Liz Reed is the Adult and Information Services Librarian at the Morrill Memorial Library in Norwood, Massachusetts. Read Liz's column in the January 8, 2015 edition of the Norwood Transcript and Bulletin.
As the new year blossoms, the trope of New Year's resolutions overwhelm us. We quickly assess our lives and find them lacking just in time for a clean slate. Just like the first fresh page of a new notebook, there's so much opportunity to the new year. Maybe I'll get in shape and lose that weight this year, maybe I'll read "War and Peace," maybe I'll quit smoking, or finally organize my shoe collection. All of these are great ideas but usually by Feb. 1 they end up crumpled in a corner. So how do we make New Year's resolutions stick?
First of all we need to throw out the idea of New Year's resolutions (I know it sounds counterintuitive, just stick with me). The appeal of New Year's for changes is simply an engrained tradition, it's much more difficult to face your problems on a random day of the week. Resolutions for the new year actually go back further than you'd think. The ancient Romans used to make promises of what they would accomplish in the new year to the god Janus: the god of transitions. Their resolutions probably weren't much different from what ours are today. In ancient Babylon there were numerous religious ceremonies that involved promising good deeds and repaid debts in the coming year.
If the centuries haven't changed the tradition of New Year's resolutions, what makes it so we can? Well the very first small change you can make is in not making "New Year's resolutions." The title itself makes it so very easy to drop them like hot potatoes come the first of February. Instead, make a commitment to yourself right now, in this moment. Try new things this year: go white water rafting, take a shot at NaNoWriMo, come into your local library and peruse our selection (and get a library card if you don't have one already -- they're the closest thing you'll get to a magic wand). By focusing on your goal and your own happiness through these small changes, you'll go further than you ever imagined.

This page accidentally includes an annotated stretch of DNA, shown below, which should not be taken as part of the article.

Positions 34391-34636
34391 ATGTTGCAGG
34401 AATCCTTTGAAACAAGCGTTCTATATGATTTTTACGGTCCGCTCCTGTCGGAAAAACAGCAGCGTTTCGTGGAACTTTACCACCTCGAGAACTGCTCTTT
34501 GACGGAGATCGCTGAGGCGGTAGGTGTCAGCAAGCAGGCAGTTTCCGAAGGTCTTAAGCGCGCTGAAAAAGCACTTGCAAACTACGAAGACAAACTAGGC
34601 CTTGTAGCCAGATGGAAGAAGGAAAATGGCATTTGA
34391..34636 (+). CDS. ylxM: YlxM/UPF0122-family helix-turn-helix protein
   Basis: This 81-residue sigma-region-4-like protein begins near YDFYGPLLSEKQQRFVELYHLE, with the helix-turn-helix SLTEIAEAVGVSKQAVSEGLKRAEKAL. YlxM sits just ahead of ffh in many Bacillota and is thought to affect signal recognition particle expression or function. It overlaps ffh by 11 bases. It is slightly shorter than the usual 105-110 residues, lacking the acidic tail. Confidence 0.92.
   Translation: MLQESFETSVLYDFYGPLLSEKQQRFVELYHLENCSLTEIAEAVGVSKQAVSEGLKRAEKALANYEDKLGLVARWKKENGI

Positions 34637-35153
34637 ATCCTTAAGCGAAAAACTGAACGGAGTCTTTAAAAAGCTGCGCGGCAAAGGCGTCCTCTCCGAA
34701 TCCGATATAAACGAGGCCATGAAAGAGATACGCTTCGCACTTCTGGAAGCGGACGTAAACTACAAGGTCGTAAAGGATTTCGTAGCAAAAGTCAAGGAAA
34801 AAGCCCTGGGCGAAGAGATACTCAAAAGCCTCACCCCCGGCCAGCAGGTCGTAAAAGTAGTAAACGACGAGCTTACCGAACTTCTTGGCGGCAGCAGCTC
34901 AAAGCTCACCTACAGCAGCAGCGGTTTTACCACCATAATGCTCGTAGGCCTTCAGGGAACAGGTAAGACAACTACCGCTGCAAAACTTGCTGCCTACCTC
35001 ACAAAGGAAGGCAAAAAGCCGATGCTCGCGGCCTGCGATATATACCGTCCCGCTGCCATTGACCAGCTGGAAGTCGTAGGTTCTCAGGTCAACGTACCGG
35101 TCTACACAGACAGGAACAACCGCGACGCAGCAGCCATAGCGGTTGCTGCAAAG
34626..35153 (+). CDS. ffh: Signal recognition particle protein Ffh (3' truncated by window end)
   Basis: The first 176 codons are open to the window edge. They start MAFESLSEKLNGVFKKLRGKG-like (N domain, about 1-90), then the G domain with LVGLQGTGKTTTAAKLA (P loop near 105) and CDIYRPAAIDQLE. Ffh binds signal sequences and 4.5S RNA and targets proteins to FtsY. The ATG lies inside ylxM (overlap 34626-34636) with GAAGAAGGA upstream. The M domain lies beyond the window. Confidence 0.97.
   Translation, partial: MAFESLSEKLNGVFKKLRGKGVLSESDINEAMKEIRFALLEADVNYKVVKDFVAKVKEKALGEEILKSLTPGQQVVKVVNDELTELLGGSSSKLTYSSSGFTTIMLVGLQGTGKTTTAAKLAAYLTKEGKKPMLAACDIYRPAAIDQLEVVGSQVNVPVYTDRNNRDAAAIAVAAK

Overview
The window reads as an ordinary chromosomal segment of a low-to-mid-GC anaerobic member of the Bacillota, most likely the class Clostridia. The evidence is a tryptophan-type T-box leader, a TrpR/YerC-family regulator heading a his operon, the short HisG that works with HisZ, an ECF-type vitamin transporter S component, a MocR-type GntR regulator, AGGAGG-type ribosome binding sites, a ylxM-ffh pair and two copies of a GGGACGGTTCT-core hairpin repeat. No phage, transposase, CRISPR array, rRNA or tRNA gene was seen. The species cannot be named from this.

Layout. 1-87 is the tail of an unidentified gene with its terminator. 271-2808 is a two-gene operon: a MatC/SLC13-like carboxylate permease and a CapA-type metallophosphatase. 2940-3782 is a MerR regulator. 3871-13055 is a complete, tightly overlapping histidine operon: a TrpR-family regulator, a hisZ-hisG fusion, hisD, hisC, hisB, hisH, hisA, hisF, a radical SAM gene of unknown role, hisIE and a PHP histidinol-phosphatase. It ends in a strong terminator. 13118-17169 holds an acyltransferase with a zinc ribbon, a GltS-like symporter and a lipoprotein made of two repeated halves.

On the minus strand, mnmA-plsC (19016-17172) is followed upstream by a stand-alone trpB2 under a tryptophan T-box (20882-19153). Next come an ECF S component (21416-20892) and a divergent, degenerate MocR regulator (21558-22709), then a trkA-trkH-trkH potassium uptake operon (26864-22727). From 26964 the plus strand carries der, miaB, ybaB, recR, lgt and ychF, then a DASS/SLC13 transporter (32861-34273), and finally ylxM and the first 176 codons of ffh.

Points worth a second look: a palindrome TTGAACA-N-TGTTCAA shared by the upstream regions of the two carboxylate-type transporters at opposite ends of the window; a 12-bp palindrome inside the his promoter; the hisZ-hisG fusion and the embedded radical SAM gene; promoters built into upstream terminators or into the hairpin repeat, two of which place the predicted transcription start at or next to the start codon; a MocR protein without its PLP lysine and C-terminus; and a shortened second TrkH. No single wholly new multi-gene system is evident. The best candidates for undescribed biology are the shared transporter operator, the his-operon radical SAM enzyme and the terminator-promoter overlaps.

Last November I found myself in a horrible place, I didn't like my body, I didn't like my life, and I felt like I had no direction. I had to recognize that I had the power to turn everything around on my own. After a trip to the doctor, which reinforced everything negative that I'd already known, I began working towards making my life what I wanted it to be. It was a hard road and I had to go to this awful place called "the gym" but I managed to lose thirty pounds within the year. I worked my way through some literature lists, wrote a manuscript, applied to graduate school and, through the conscious changing of habits, I managed to change my life. It was not a quick or easy road. I ate clean while dreaming of Taco Bell and I went to the gym while moaning and groaning the whole time. There was no magic formula and I gave up plenty of times (who can resist a frosted donut?) but I got back up. I did this all within a year through small changes and without the title of New Year's resolutions.
One of the biggest problems with New Year's resolutions is that by Feb. 1 they're typically exhausted and hung up until next year. Then we make the same resolutions year after year and wonder why they're not coming true. Unfortunately while New Year's resolutions, by their very definition, have this magical air about them, they aren't magical and they aren't easy. But, to quote the cliché, nothing worth having is easy.
Think about where you want to be a year from this moment and think about how hard you're willing to work to get there. What are the small daily changes you can use to get yourself where you want to be? Time moves faster than you think and a year's worth of reading, travel, or simply cutting down on the Starbucks can really add up. Little changes matter -- especially if done consistently. If you make smaller changes that you know you'll stick to , you are much better off than if you lied to yourself about going to the gym everyday (who does that anyway? That sounds terrible). We are a society of "give it to me yesterday" people and it's hard to stay on track when it feels like torture to eat nothing but salad for a week and be like "Excuse me where is my skinny-ness? I worked all week for this and I should be hot now. Thank you." This applies to books too, most people aren't going to be able to read Anna Karenina in one sitting, it takes small gulps over a period of time to achieve.
Start small and work your way up: buy a piggy bank, shoot a Facebook message to some old friends, volunteer at the Norwood Food Pantry, go on an adventure. Think of how you will thank yourself in a year. Just remember in February when the New Year's shininess wears off and the resolutions go stale that you don't have to wait for the brimming of 2016 to change your life.